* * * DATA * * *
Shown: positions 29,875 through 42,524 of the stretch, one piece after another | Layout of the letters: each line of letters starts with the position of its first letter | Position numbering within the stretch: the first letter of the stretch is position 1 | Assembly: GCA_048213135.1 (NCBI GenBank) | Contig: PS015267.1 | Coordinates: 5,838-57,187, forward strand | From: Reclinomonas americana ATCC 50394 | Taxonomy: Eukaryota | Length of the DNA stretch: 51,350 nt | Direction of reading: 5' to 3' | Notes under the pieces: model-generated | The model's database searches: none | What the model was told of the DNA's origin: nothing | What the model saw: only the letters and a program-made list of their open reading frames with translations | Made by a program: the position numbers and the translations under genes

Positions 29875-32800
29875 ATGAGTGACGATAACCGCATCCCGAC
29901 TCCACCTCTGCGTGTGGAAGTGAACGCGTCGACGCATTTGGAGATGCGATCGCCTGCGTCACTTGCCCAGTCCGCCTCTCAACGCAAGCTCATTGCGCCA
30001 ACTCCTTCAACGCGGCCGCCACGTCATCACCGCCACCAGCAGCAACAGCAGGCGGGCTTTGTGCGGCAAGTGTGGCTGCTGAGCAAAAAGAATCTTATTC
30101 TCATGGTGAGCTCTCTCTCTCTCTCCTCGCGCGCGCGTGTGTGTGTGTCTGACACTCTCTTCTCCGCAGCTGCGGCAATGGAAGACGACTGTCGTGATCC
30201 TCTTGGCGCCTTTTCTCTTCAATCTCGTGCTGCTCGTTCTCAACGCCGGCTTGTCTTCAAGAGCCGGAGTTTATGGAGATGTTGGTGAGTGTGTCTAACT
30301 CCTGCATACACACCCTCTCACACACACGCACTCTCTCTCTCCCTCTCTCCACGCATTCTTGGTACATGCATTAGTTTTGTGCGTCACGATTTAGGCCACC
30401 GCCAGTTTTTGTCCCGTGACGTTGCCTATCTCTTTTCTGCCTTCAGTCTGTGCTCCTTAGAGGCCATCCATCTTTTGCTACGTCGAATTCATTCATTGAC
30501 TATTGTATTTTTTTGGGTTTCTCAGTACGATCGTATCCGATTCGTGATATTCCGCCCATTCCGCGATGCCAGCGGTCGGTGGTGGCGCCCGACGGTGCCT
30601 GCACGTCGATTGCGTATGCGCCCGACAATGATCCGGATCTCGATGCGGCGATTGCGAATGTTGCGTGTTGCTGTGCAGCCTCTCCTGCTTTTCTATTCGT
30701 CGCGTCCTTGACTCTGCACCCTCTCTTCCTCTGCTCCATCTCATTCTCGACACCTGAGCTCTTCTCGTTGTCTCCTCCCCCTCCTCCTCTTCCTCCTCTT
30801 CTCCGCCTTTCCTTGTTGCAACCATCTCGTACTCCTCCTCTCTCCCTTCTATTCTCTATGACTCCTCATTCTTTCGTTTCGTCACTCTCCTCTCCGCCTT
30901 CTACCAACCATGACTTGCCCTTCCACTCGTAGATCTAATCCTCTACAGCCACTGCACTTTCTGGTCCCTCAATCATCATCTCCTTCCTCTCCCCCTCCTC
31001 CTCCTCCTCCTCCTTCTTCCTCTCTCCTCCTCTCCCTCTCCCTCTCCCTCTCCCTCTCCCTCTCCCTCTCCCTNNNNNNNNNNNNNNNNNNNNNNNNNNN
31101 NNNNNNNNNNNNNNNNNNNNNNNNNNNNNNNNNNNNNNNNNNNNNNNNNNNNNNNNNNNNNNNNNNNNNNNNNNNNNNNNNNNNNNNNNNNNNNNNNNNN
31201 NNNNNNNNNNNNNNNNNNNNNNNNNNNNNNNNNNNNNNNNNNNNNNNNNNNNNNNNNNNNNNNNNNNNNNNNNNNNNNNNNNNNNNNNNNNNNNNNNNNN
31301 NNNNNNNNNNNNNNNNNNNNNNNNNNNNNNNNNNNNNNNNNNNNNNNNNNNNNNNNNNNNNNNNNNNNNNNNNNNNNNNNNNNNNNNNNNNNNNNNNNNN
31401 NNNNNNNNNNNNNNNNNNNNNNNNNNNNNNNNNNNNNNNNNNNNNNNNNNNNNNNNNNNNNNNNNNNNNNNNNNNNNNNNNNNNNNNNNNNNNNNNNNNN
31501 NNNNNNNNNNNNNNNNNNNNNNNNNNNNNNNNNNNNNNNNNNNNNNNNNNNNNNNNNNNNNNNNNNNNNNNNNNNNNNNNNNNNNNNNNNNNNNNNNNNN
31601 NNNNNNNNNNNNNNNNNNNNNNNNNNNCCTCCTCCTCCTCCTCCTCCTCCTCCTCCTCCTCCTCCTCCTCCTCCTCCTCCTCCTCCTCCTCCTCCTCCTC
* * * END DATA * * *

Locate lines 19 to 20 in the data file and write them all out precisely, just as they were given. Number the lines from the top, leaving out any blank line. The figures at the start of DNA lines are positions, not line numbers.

31401 NNNNNNNNNNNNNNNNNNNNNNNNNNNNNNNNNNNNNNNNNNNNNNNNNNNNNNNNNNNNNNNNNNNNNNNNNNNNNNNNNNNNNNNNNNNNNNNNNNNN
31501 NNNNNNNNNNNNNNNNNNNNNNNNNNNNNNNNNNNNNNNNNNNNNNNNNNNNNNNNNNNNNNNNNNNNNNNNNNNNNNNNNNNNNNNNNNNNNNNNNNNN